You may have heard that fish can hibernate in mud too, yes, but only a few select species of fish can do this. Some of these are the lungfishes – lungfish are actually our closest living fish relatives.
They are named lungfishes because… they have lungs!
This allows them to take in extra oxygen from the air when the dissolved oxygen levels in the lakes and ponds they live in get too low.
Lungfish can enter a state similar to brumation in reptiles and amphibians. They do this because in their natural habitats, the lakes they come from often evaporate in the dry season, and so the fish need to preserve themselves.
They do this by burrowing into moist soil and forming a cocoon around themselves made out of their slime coating. This cocoon protects them from the drought.
The fish then falls asleep and turns off many of its non-essential body processes, leaving just enough to keep it alive.
When the rains return, the cocoon dissolves and the fish wakes up again!
Yes, fish in torpor will be seen swimming at the bottom of the pond, motionless, with only slight movements.
They do this because it is the safest place for them to be, especially since only half of their motor skills and brain functions are active.
Staying at the bottom is a good way to avoid being eaten by birds and other predators. It also protects them from the weather, since the bottom of the pond will be the warmest part and will be the last part of the pond to freeze.
When do pond fish come out of hibernation?
As mentioned, this will depend entirely on your local area – this is why we suggest using a thermometer to see what time of year is best to begin feeding your fish again.
Each year the meteorological seasons change, this means that one year spring may arrive early, or you may get a particularly long winter, so it is impossible to say exactly when your fish will come out of hibernation.
- They will return to normal once the temperature gets above 5C / 41F however, during this time they should be fed on wheat germ and nothing else.
- Once the pond gets above 10C / 50F you can then switch them back to their normal varied diets.
We say this because protein is difficult to digest at low temperatures and the fish need to be warmer to absorb it properly.
Feeding fish high protein foods at this stage is a large cause for dropsy!
When do koi fish come out of hibernation?
Koi will come out of hibernation at the same time goldfish will, once the water temperature gets above 5C, and just like goldies, they need to be fed wheat germ until the temperature gets above 10C.
For the majority of the northern hemisphere, this is around late February early March, but the temperature may not stay consistent until mid April!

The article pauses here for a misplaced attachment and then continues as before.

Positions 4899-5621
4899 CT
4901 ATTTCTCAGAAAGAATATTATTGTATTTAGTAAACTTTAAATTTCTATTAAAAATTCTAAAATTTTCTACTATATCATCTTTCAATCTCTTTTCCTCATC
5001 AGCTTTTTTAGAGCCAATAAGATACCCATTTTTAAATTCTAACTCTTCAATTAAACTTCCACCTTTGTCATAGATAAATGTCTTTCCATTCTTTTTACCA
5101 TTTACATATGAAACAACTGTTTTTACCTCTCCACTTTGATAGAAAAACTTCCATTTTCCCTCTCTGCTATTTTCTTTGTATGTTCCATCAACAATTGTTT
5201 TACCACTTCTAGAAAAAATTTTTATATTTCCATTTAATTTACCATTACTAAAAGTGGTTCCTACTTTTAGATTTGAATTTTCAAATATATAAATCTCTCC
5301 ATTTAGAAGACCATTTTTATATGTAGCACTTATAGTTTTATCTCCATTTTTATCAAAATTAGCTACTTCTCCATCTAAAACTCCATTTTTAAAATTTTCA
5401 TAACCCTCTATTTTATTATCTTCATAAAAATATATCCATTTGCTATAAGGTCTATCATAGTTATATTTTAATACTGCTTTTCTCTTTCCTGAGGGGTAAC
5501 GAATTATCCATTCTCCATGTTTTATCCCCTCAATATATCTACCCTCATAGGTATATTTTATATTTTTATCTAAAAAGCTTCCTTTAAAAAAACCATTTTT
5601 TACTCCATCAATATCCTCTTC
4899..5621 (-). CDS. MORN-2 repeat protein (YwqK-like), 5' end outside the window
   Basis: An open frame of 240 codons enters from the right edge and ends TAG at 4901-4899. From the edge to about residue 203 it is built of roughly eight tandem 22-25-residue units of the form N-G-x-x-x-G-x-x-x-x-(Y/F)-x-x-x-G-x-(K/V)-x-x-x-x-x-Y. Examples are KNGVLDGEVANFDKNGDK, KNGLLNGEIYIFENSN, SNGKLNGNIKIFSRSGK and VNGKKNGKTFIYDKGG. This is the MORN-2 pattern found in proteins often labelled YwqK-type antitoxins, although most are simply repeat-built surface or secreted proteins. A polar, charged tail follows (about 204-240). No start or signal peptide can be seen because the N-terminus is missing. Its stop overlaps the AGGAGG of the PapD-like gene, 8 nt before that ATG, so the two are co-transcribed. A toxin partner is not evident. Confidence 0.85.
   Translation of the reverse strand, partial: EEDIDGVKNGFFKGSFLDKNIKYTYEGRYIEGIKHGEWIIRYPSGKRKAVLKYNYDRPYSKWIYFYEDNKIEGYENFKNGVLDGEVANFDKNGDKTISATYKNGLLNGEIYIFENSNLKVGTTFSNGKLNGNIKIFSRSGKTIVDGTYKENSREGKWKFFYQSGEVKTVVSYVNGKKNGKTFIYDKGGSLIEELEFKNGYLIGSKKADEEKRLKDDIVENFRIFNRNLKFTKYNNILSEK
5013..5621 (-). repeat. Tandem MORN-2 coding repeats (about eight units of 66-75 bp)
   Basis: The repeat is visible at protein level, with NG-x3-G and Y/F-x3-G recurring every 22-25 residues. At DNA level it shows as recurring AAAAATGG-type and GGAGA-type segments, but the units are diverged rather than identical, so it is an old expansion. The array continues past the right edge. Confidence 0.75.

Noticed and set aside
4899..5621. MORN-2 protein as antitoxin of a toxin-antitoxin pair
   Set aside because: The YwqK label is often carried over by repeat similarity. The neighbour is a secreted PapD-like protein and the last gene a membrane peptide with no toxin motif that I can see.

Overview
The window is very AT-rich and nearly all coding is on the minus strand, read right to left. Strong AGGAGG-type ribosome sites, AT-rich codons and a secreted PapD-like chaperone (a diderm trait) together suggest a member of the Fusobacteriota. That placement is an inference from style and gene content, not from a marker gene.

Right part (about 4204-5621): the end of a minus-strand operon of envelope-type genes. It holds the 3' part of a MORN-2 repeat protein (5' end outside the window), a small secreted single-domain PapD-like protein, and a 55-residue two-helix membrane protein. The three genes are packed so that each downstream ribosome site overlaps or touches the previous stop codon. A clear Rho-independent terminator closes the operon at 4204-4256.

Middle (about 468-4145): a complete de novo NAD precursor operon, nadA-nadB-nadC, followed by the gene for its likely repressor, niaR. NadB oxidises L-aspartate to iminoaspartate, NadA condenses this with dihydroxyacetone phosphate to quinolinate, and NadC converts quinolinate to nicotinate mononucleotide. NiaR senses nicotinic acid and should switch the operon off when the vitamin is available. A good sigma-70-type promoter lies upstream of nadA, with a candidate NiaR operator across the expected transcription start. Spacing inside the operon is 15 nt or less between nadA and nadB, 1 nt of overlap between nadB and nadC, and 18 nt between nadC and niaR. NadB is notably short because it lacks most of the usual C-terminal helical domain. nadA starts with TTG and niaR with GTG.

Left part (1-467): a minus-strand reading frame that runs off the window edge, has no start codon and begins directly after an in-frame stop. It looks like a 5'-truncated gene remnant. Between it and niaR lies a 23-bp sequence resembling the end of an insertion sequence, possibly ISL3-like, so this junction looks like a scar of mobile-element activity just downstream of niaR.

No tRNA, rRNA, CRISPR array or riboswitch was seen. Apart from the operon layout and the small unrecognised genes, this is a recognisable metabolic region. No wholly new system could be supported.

Confusing health problems with torpor
As mentioned, torpor is characterised by fish staying around the bottom, expressing lethargy and lazy movement, becoming skittish, not eating and so on.
These symptoms can also be seen in fish that are stressed or ill, however, there are differences which can tell you if your fish is actually sick, or if it is undergoing a perfectly normal process.
Labour intensive swimming
This is one often overlooked symptom in sickly fish, it is characterised by a lethargic fish who spends lots of time resting, and then when they do swim, they put their whole body into it.
Their heads will sway side to side dramatically and they will use lots of effort to achieve very little movement.
A fish in torpor will not do this, but an ill or highly stressed fish will.
In torpor, the fish do not physically lie down at the bottom, they hover just above the substrate. An unwell fish will touch its chest against the floor and fully rest for long periods of time.
A fish will only enter torpor when the temperatures are low, if your fish is expressing torpid symptoms and the temperature is high, something may be wrong.
Floating at the surface
This is another overlooked symptom, but a fish in torpor will avoid the surface as much as it can.
If, in the dead of winter, you find your goldfish is swimming near the top for long periods of time with its head touching the surface, something may be wrong.
What to do?
If you pick up on any of these symptoms during winter with your fish, then the first thing to do is to quietly observe them.
You do not want to bring a fish out of torpor, as it can shock and kill them.
If you end up finding any health problems like a wound, parasite or fungus growing on the fish, then treat it accordingly.
But try to avoid stepping in if you can, unless you know it is a serious problem.
Disturbing fish in hibernation can cause extreme stress, loss of immunity against disease and infection, shock and a host of other health problems that could kill your fish.
You should not introduce new fish and by extension new disease and pathogens to your pond near winter time, as you are inviting disaster.
Luckily, the cold weather often reduces the risk of infectious pathogens affecting your fish, since the microbes cannot function properly in freezing temperatures, however there are strains of fungus and bacteria that can survive in winter and these you need to look out for.
During the winter time, you need to leave your fish to their own devices, but be there to check up on them.
Make sure the water is clear and the filters are running smoothly, and your fish should look after themselves during winter.